The New Zealand government has recently passed law changes to tighten its foreign trust rules. The new rules will require all New Zealand Foreign Trusts to be formally registered with the New Zealand Inland Revenue Department and to disclose information on all settlements and distributions including copies of trust deeds. Information will also need to be provided on Settlors and certain Protectors and beneficiaries. The rules apply from the date of Royal Assent of the legislation for any new trusts (21 February 2017), and from 30 June 2017 for any existing trusts.
The trust must be registered with the New Zealand Inland Revenue Department within 30 days of establishment (or by 30 June 2017 for existing trusts). The registration requirements include the following:
- Payment of the prescribed registration fee – currently set at NZ $270
- Name of the trust
- The date and detail of each settlement on the trust
- The name, email address, residential address or business address, jurisdiction of tax residence, and taxpayer identification number of:
- Each settlor
- Each person with a power (or power to control the exercise of such power) to appoint or dismiss a trustee, to amend the trust deed, or to add or remove a beneficiary;
- Each person with a power to control a trustee in the administration of the trust;
- Each trustee;
- For a fixed trust, each beneficiary or nominee for an underlying beneficiary (including parent or guardian in respect of minor beneficiaries).
- For a discretionary trust, details of each beneficiary or class of beneficiary
- A copy of the Trust Deed and any amending documents
- A declaration from the Trustee that the persons specified in 4(a)-(d) above have all been advised of, and have agreed to provide the information necessary for compliance with the requirements relating to the provision of information imposed by:
- The Tax Administration Act 1994;
- The Anti-Money Laundering and Countering Financing of Terrorism Act 2009;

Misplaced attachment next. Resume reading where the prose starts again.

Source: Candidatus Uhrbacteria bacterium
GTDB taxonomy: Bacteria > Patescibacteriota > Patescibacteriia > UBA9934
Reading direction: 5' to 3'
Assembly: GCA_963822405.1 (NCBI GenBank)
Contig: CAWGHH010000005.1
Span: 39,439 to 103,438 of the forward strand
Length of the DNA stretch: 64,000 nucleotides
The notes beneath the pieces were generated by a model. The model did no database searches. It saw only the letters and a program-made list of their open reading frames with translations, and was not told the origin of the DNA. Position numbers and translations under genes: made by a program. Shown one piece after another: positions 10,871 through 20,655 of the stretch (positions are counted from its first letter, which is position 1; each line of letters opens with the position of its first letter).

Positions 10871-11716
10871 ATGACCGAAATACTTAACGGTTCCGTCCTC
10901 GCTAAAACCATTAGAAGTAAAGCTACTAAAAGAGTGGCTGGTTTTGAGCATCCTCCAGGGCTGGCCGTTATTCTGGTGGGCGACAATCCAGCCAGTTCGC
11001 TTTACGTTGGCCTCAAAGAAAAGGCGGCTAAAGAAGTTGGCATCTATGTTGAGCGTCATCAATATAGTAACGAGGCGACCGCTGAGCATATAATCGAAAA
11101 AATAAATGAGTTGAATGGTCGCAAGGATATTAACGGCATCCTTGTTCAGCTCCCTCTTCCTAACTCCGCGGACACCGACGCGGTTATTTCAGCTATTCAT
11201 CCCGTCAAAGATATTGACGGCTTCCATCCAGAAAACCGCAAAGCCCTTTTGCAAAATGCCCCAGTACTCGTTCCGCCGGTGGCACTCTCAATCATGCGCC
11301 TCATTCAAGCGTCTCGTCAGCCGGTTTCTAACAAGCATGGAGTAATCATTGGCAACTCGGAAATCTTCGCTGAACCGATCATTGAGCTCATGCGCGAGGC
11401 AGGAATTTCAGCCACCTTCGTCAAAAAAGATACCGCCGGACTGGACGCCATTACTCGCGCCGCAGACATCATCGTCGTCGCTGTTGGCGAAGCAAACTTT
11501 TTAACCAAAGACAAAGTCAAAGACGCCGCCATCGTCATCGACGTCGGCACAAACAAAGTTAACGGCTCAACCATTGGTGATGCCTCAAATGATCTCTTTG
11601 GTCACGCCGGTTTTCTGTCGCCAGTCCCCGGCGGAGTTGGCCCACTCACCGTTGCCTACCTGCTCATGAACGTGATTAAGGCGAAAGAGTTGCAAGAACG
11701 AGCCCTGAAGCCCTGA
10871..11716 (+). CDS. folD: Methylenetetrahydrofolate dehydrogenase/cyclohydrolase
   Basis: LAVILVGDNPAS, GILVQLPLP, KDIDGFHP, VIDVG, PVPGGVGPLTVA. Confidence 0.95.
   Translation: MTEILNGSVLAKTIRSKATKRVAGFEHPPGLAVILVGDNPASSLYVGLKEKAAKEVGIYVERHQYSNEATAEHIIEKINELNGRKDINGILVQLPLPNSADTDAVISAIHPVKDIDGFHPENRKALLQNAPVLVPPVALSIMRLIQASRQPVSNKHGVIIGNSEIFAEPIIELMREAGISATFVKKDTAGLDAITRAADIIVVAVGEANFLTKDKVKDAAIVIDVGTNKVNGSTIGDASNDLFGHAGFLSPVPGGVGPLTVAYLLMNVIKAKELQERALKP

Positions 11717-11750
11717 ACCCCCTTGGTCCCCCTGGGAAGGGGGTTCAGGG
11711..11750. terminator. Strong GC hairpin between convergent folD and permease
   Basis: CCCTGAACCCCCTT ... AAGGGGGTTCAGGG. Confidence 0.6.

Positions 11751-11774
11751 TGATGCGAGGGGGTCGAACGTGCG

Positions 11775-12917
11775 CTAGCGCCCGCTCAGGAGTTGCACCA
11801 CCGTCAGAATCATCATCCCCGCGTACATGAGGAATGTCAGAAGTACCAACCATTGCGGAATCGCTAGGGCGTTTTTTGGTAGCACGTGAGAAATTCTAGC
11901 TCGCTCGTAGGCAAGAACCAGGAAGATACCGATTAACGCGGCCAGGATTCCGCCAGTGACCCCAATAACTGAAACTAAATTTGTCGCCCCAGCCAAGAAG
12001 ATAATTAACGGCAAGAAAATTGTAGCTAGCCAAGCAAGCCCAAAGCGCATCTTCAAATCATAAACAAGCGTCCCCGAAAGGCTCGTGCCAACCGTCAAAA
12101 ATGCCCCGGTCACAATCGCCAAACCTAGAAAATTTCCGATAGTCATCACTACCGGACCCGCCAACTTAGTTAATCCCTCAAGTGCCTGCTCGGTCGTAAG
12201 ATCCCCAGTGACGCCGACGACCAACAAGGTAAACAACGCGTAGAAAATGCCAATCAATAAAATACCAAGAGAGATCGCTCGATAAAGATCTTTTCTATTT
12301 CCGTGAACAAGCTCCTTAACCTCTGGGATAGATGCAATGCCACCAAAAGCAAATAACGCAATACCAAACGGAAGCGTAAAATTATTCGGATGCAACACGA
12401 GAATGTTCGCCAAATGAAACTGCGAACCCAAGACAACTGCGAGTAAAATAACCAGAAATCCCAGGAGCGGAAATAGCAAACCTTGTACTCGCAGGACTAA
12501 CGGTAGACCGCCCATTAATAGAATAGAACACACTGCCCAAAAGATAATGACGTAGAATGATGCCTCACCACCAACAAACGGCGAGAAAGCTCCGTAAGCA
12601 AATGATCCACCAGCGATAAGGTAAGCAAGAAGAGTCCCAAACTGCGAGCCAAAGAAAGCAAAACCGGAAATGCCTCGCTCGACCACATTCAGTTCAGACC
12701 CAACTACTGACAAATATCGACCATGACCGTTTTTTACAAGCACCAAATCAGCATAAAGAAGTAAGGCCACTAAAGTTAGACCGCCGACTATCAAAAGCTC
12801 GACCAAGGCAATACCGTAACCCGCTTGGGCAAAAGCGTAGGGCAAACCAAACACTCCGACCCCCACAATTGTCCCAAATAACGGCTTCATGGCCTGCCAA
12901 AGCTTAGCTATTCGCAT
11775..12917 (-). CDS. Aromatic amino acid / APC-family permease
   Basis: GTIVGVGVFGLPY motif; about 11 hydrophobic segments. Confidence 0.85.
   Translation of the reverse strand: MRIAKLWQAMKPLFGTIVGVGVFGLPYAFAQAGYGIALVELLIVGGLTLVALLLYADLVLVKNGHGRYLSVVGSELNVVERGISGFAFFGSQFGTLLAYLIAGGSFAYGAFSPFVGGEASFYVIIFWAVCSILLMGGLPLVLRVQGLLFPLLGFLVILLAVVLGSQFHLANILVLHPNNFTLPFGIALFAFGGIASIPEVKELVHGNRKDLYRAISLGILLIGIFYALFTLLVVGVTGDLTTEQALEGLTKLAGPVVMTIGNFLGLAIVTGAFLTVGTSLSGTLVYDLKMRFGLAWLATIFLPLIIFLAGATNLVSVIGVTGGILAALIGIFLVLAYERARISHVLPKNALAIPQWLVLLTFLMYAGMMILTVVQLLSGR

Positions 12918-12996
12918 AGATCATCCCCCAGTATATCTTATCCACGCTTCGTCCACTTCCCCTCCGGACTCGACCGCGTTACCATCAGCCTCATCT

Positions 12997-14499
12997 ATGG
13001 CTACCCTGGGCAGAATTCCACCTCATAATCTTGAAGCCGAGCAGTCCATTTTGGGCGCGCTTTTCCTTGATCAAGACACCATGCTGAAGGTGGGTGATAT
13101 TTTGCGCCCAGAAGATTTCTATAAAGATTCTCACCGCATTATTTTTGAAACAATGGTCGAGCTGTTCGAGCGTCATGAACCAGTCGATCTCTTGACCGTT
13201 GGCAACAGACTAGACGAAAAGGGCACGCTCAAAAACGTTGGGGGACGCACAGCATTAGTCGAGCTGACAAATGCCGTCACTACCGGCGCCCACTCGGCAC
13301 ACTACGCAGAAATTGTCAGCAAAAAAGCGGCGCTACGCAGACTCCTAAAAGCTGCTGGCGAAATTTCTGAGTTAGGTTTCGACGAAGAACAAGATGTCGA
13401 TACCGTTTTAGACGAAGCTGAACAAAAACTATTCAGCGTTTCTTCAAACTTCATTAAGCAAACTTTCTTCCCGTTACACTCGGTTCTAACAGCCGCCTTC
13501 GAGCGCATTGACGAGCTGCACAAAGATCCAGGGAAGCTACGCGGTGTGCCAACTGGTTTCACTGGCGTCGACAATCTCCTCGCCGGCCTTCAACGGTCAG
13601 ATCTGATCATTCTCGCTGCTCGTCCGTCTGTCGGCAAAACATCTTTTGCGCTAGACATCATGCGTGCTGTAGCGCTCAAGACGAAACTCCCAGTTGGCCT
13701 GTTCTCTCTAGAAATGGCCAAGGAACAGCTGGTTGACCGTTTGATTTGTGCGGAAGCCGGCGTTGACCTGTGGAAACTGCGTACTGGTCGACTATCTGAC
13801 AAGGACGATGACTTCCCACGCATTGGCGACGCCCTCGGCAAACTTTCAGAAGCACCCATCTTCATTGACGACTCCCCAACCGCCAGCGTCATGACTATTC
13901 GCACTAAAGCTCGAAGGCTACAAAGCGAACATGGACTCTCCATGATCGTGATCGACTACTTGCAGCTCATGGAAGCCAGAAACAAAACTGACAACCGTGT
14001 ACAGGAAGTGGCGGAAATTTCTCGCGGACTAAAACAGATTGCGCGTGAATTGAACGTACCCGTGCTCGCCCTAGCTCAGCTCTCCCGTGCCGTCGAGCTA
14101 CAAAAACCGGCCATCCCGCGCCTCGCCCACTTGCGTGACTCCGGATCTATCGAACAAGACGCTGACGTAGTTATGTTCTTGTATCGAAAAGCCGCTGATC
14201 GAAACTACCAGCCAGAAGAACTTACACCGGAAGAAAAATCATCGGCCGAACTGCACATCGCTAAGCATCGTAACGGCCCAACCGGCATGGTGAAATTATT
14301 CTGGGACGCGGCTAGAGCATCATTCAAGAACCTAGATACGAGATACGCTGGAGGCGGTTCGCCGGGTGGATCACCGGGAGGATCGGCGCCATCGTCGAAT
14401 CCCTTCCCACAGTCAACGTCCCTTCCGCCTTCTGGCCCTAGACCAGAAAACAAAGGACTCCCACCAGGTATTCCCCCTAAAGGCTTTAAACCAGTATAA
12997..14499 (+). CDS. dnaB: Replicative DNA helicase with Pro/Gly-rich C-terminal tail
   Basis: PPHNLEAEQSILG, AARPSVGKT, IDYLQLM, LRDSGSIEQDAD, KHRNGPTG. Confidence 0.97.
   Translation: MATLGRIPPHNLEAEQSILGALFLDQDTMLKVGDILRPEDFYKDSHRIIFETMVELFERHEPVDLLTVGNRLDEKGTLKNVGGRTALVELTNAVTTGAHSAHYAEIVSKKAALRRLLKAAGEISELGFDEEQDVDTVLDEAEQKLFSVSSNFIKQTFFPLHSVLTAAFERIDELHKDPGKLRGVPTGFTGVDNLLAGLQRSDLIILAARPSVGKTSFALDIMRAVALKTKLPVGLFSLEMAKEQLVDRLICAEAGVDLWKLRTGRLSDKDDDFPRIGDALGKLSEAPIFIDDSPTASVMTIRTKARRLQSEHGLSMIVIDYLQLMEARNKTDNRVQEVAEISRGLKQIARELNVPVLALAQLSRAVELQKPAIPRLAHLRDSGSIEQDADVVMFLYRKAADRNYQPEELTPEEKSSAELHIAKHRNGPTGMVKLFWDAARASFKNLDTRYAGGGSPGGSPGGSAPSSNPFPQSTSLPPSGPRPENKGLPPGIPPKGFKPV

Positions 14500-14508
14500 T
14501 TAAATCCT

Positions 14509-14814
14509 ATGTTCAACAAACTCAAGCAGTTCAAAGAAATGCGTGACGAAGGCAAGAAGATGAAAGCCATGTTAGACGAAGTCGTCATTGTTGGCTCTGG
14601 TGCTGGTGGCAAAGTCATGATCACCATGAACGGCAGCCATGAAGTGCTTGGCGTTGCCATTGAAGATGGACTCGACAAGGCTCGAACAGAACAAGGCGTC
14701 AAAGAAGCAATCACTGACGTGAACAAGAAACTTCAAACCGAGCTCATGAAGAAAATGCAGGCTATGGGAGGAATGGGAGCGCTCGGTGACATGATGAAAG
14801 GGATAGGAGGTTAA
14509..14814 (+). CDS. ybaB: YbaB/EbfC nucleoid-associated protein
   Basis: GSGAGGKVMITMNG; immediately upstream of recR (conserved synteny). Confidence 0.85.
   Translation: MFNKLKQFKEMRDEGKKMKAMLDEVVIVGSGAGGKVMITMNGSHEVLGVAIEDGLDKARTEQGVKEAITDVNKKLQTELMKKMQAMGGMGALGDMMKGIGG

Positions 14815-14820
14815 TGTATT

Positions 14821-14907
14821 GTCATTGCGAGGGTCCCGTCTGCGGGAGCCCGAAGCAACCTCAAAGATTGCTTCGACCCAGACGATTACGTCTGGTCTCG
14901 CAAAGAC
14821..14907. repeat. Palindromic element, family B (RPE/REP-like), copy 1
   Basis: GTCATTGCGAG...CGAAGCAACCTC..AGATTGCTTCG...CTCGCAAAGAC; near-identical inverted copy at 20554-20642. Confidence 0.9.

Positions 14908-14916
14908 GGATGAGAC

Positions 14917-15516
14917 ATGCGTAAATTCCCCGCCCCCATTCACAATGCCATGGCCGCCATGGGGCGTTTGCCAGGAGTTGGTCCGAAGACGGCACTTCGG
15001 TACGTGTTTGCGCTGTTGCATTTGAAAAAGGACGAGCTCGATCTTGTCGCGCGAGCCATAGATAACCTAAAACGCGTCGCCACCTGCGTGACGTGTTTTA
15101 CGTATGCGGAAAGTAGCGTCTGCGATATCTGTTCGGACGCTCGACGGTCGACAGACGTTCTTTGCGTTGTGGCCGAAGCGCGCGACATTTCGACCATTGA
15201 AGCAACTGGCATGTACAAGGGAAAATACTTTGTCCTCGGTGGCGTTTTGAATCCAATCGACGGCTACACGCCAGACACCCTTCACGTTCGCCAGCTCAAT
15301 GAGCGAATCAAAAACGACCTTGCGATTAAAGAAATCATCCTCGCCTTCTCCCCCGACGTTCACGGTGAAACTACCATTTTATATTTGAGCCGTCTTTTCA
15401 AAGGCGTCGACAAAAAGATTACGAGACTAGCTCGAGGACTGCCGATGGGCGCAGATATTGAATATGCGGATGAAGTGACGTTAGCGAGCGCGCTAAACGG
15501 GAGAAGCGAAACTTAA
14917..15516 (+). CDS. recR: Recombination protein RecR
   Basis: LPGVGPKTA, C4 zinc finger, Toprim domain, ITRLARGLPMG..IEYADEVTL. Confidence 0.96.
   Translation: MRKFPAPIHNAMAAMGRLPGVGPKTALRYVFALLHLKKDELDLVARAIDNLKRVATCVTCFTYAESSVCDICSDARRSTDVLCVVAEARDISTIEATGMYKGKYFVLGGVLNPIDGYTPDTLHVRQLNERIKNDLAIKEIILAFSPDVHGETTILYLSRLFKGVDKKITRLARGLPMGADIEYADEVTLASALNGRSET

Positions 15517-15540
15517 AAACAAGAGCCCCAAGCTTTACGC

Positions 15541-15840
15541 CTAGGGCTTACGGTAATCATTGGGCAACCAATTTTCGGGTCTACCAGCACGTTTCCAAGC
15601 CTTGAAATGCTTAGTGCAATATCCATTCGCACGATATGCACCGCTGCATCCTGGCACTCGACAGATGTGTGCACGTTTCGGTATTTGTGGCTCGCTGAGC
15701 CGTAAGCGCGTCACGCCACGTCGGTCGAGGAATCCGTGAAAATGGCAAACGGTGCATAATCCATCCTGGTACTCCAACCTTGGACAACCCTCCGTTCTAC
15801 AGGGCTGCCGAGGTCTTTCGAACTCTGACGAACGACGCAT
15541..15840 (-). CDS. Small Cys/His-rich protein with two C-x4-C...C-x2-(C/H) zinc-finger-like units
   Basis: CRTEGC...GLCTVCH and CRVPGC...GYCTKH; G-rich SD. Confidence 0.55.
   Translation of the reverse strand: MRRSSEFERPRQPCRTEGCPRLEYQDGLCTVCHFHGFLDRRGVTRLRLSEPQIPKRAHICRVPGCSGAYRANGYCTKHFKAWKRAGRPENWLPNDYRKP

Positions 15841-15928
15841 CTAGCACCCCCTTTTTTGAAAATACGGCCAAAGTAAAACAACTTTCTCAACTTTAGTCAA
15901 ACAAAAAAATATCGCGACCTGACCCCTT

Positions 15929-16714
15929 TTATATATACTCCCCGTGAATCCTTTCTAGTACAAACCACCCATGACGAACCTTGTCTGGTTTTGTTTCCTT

- The regulations made under the Anti-Money Laundering and Countering of Financing of Terrorism Act 2009
The trust must also comply with annual requirements for each return year (within 6 months of the end of the return year). A return year is the year ending on either the date on which financial statements are prepared, or if no financial statements are prepared or required to be prepared, then 31 March. The annual requirements include:
- Payment of the prescribed annual fee – currently set at NZ $50
- Notification of any changes made to any of the information provided on registration
- Provision of financial statements if the trustee prepares financial statements, or is required to prepare financial statements
- Provision of date, amount and nature of each settlement made on the trust in the year, including information (as outlined in (4) of Registration Requirements above) on the settlor
- Provision of date and amount and nature of each distribution made during the year including information (as outlined in (4) of Registration Requirements above) on the beneficiary receiving the distribution (or parent or guardian if the beneficiary is a minor)
It is noted that there is currently no requirement for New Zealand Foreign Trusts to prepare financial accounts. However, there are requirements for the Trustee to essentially hold sufficient financial information to allow for the preparation of financial accounts.
Implications for failure to comply
If a New Zealand foreign trust does not register with the New Zealand Inland Revenue, and/or does not fulfil its associated annual disclosure obligations, then the trust will lose its exemption from New Zealand tax on foreign sourced income. This will result in the trust becoming taxable in New Zealand on its worldwide income.
Please note, the Register that is established under this legislation will not be publicly available. The Register will be maintained by the New Zealand Inland Revenue Department, but the information will be able to be made available to the Department of Internal Affairs and to the New Zealand Police for law enforcement purposes. In the face of these increased disclosure requirements, it is important to reflect on the fact that New Zealand Government departments are highly reputable and secure. New Zealand consistently ranks among the least corrupt nations in the world – often topping the table on Transparency International’s corruption perceptions index, which ranks countries by perceived corruption levels among public officials and politicians. In 2016, New Zealand once again ranked number one on this list.
If you or your clients have existing New Zealand Foreign Trusts, your Asiaciti Trust representative should be in touch shortly to request any additional information that may be required in order to ensure registration of the trust prior to 30 June 2017. If you do not hear from them shortly, please contact your Asiaciti Trust representative directly.